The Virgin Mary’s life-long assent to God’s will is presented as a dynamic and loving dialogue with the Word. Whenever she hears words concerning her Son’s identity, Luke tells us that she “treasured” and “kept all these words” and “pondered them in her heart” (Lk. 2:19, 51). Many of these ‘words’ in St Luke’s Gospel are oracles indicating that Jesus has a dangerous mission. When she and Joseph go to dedicate Him at the temple, Simeon tells her that her Son is destined to be a “sign that is spoken against, and a sword shall pierce your soul also” (Lk. 2:34). As a mother she is acutely aware of her Son’s purpose and anticipates His fate with love and foreboding. Thus, when He remains behind in Jerusalem after a feast and she goes searching for Him, she asks, “Son, why did You treat us so? Your father and I were searching for You in anguish” (Lk. 2:48). These hints of Mary’s own sufferings attest to her maternal affection, but also to her deep understanding. She ever so wisely balances her instinct to protect Him with the insight afforded by her faith.
As we read in the hymns for Holy Week, she is the last one to wait at the tomb and cannot bear to be parted from her Son until He rises again. She is a “Ewe” that sees her “very own Lamb being taken off to the slaughter”: “Where do you go, child, why do you hurry? Perhaps there is yet another wedding at Cana? [...] Word, give me a word, do not pass me by in silence” (Oikos, Holy Friday). But then, in parallel with the Wedding at Cana, when Jesus acted at the prompting of His own mother, it is as if He rises again at her own urgent prompting, for she is privy to His true identity as God. So it is that right before we receive the Holy Light of the Resurrection, Christ says to His mother: “Do not lament me, O mother, as you look into the tomb upon the Son you conceived in your womb without seed. For, as God, I shall rise and be glorified and shall unceasingly exalt in glory those who magnify you in faith and longing (pothos).”
Here we see the circle of love being extended to the faithful. We observe a noteworthy threefold movement of exaltation in this final katabasia: “I will rise again and be glorified”, says Christ, and “I will exalt” those who “magnify you in faith and longing.” By celebrating the Virgin Mary we too are raised up to the mystery she knew. When Christ sees Mary and John at the cross and announces to her, “Woman, behold your son,” and to John, “Behold your mother,” He is proclaiming the Theotokos as the mother of all true disciples of Christ (Jn 19:26). The more we experience the love of Christ, and “rest upon His breast” as John did, the deeper we grow into this mystery. This particular revelation of Christ is experienced in the tenderness of storge and the intimacy of family life. The Church celebrates it in the warmth of its liturgical life.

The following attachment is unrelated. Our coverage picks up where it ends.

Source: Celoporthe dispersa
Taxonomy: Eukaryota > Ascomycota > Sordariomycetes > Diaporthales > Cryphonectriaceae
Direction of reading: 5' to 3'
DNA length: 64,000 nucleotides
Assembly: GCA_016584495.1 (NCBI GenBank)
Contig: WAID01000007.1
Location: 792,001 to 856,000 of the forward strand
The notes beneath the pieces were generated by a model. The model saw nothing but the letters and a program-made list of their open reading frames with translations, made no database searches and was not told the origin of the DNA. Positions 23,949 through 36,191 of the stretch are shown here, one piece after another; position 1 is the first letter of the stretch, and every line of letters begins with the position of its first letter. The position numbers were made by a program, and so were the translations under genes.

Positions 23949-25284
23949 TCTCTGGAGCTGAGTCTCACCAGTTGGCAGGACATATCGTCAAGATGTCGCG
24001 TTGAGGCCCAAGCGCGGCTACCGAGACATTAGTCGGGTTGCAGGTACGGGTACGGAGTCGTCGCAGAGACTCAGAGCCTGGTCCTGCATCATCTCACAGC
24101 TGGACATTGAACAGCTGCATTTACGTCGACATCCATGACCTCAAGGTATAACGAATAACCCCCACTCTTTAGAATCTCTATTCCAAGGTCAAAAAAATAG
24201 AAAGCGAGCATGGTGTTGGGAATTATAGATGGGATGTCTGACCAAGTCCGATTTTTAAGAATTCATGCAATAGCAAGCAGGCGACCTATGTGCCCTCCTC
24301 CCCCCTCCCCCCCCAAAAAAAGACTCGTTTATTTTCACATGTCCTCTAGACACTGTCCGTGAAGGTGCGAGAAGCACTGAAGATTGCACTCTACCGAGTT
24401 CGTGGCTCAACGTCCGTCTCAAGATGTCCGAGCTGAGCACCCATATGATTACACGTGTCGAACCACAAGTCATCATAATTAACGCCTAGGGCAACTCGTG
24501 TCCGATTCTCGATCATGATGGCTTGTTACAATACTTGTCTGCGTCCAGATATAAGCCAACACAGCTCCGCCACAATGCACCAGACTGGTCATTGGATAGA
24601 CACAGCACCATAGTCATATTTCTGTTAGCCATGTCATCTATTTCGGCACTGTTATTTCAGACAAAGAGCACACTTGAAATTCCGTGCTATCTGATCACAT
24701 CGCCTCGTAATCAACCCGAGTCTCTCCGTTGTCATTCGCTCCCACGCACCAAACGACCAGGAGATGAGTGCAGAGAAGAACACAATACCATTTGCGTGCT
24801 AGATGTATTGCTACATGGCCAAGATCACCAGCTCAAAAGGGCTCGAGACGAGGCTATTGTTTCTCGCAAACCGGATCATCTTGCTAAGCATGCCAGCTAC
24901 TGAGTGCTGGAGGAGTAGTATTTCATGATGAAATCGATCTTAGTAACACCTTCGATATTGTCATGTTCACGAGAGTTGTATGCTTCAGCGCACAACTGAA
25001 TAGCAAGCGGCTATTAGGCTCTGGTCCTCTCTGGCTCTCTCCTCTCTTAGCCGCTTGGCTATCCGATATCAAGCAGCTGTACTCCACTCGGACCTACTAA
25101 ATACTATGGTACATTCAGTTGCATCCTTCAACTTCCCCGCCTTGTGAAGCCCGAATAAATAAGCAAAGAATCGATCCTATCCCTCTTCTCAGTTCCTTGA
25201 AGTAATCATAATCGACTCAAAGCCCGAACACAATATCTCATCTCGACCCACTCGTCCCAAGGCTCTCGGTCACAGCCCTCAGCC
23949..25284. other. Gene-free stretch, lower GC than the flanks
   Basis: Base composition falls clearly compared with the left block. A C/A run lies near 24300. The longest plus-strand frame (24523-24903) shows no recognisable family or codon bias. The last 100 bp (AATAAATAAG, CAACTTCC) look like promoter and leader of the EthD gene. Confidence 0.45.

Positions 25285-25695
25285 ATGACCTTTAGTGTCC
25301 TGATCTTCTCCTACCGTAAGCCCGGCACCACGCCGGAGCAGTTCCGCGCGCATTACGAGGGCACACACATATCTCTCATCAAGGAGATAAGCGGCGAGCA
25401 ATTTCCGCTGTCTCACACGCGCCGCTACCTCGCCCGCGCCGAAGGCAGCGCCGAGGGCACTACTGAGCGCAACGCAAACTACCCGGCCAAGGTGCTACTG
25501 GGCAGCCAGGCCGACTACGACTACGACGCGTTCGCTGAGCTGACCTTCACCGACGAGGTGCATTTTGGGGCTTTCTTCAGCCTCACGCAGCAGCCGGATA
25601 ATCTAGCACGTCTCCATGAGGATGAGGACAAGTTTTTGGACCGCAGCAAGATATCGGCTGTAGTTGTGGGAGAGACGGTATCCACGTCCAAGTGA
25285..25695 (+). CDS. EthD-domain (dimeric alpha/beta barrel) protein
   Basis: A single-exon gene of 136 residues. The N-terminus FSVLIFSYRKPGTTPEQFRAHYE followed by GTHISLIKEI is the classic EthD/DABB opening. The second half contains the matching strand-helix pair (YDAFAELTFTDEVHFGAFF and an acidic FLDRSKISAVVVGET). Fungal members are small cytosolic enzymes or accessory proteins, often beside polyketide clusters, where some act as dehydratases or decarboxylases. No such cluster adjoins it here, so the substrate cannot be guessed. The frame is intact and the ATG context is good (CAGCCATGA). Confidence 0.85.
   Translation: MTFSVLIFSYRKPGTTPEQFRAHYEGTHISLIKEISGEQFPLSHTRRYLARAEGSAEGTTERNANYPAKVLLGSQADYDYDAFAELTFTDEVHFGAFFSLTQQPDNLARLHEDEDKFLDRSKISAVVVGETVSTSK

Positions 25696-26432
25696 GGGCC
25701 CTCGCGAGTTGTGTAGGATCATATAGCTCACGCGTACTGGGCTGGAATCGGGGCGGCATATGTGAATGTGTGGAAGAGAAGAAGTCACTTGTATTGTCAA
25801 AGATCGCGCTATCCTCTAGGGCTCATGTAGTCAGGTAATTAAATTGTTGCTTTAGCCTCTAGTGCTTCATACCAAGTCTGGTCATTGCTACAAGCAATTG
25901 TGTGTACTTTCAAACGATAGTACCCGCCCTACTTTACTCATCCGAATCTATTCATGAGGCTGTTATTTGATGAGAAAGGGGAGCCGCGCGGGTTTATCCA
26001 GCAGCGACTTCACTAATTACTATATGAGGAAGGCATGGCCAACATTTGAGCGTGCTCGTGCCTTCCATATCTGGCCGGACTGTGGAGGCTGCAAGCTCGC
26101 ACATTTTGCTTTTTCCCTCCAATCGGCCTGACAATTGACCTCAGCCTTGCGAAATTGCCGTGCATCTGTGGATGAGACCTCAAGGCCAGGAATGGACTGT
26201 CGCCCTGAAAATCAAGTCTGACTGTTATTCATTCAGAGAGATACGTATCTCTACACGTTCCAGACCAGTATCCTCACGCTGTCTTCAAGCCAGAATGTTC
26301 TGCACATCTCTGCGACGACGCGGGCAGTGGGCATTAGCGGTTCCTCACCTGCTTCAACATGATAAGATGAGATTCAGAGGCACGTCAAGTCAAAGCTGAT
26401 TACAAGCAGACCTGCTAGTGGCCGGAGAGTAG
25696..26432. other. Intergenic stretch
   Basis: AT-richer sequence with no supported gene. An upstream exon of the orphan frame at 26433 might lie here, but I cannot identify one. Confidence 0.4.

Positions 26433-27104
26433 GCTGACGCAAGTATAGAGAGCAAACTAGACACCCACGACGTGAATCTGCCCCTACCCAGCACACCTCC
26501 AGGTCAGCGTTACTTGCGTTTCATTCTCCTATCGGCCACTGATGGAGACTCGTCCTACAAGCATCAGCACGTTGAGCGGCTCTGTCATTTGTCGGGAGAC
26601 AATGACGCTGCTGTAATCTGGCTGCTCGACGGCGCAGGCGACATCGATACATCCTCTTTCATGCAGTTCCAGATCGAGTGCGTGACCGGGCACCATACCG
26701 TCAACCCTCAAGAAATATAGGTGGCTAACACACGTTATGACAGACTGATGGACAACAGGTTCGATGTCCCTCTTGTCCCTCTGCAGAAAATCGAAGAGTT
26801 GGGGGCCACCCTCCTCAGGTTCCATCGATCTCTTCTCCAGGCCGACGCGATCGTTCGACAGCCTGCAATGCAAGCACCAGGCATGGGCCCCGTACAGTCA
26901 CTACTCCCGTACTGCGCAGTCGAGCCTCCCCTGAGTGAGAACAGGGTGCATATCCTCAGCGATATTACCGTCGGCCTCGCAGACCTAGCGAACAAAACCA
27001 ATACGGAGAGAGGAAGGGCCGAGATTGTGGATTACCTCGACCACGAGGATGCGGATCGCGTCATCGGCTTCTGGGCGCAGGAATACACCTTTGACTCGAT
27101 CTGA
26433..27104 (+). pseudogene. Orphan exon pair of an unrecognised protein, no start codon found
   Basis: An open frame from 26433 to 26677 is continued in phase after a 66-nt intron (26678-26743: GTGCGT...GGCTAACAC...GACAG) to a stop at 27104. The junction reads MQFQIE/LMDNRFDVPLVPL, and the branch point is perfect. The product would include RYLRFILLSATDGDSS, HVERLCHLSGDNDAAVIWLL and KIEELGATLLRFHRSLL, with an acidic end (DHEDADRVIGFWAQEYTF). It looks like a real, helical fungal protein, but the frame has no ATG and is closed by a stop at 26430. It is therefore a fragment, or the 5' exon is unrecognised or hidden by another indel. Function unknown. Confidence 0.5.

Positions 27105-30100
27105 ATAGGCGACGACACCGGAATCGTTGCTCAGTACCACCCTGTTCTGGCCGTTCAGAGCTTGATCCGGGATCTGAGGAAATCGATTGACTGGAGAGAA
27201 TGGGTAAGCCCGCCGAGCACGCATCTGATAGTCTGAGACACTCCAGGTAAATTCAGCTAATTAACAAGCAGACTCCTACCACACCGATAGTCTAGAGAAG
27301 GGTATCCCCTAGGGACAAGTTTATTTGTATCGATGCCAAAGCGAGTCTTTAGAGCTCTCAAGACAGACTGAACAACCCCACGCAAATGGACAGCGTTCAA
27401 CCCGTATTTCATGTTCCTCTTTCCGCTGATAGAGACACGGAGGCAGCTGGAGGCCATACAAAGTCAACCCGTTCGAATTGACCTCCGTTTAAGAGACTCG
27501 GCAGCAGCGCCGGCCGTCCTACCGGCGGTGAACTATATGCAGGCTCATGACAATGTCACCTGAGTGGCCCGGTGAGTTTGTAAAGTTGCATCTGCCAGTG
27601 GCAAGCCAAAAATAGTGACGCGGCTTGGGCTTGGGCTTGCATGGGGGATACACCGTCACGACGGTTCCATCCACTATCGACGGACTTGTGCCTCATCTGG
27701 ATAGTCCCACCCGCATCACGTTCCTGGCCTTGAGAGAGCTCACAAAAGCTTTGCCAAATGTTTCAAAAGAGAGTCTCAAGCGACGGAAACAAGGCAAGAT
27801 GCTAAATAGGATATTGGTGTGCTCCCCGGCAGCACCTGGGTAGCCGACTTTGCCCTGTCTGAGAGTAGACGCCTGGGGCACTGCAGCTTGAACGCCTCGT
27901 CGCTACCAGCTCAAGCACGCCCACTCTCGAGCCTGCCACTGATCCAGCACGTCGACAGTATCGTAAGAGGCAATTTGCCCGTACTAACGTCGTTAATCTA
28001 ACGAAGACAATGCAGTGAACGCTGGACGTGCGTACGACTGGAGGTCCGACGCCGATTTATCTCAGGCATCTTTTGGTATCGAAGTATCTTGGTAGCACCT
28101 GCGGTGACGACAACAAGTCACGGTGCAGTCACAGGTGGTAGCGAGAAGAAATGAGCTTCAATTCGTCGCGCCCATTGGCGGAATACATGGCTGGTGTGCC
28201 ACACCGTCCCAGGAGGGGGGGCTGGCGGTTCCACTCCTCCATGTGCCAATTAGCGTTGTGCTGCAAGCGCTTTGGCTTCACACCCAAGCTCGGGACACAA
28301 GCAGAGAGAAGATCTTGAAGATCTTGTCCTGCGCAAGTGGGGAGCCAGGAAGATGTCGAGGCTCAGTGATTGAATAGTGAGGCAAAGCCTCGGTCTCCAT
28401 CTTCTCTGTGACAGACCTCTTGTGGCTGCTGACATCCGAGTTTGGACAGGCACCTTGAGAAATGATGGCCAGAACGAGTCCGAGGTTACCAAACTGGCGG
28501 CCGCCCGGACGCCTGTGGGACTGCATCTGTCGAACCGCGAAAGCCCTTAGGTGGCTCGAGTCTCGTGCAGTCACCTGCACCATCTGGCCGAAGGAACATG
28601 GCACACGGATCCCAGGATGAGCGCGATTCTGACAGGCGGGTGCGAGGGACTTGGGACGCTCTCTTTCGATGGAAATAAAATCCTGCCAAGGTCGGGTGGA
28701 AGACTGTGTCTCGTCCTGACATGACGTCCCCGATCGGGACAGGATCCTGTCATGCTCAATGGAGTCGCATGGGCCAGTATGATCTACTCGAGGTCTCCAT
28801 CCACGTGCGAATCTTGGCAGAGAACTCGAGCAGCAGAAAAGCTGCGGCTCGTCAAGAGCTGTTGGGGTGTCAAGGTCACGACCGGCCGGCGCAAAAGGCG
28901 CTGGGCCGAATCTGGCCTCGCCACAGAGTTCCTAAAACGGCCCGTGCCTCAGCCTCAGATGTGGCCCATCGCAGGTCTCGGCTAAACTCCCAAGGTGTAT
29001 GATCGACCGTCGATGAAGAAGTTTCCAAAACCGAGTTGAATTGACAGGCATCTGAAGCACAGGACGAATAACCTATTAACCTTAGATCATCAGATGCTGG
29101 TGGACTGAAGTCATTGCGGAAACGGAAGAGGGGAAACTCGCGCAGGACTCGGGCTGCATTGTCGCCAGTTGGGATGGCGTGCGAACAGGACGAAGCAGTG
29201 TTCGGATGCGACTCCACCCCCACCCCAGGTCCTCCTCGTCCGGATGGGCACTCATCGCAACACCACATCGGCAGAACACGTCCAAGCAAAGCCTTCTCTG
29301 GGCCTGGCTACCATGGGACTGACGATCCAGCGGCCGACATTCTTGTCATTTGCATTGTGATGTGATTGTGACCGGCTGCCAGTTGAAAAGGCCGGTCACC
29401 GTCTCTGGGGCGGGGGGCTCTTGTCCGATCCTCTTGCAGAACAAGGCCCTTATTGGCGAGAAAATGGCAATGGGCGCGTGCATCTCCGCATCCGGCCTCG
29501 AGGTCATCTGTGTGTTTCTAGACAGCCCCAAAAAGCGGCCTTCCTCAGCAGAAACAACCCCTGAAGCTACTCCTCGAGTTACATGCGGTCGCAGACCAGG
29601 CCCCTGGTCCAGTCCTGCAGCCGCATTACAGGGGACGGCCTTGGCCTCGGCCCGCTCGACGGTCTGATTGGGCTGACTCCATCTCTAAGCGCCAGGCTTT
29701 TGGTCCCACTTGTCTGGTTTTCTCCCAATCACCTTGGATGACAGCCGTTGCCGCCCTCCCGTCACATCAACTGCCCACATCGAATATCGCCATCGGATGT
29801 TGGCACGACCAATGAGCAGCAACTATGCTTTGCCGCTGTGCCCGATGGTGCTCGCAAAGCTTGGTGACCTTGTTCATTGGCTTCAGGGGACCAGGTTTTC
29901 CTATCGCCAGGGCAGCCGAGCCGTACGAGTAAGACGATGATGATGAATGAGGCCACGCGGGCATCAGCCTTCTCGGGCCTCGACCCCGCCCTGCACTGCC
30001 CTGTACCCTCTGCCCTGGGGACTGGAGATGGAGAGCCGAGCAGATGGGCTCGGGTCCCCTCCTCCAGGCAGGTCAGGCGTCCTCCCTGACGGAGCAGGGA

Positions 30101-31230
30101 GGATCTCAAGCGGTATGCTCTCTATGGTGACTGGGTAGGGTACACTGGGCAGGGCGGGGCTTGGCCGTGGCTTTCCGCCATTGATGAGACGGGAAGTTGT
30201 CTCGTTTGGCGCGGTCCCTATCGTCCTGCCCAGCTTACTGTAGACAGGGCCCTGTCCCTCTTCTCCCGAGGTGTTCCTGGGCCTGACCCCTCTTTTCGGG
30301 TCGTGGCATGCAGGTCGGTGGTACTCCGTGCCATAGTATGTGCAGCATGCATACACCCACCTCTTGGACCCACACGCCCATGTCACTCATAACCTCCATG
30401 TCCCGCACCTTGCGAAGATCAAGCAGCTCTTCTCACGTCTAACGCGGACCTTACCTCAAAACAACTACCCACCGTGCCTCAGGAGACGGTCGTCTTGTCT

Mary’s meditation on the ‘words’ surrounding her Son, the Word, as well as her boldness of speech (parrhesia) toward Him, form a sublime dialogue, as we have mentioned. We are invited to take part in this dialogue every time we gaze upon an icon of the Virgin and Child. It is a circle of love that is ever deepening and expanding. We magnify the Theotokos, who magnifies the Lord, who magnifies her. And by magnifying her, He also exalts those who magnify her. We are drawn into the upward spiral of resurrection, of being lifted up into incorruptible life.
This motion is subtly and superbly depicted in the renowned Virgin of Vladimir icon. Here we see the hands of the Virgin and Child forming a kind of ladder mounting up to Mary’s pensive face. Her gaze then beckons to us, and she points us to her child. His face, tenderly turned to His mother in storgic embrace, then leads us back to her, and it is as if He were embracing the whole world in her person. Not only do they encircle each other in storge, but we, simply as viewers, are drawn into this circle of love. It captivates us with the same sweetness and poignancy. And as we attend to the dual motion of the icon, both inward and upward, we are invited to “ponder these words” – the words of love testified in the Gospels and the many other things that Jesus did, which, “were every one of them to be written down, I suppose the whole world could not contain the books that would be written” (Jn. 21:25).
Ignatius Gardner is a writer who is pursuing his Master's in Theology at Aristotle University of Thessaloniki. He graduated from Hellenic College in 2017 as valedictorian of his class and has since collaborated on English translations of the fifth volume of the Philokalia and John Chrysostom on the Roman Empire by Constantine Bozinis. He is currently translating works by St Nektarios into English, writing his thesis on St Gregory the Theologian, and exploring Greece's rich spiritual heritage.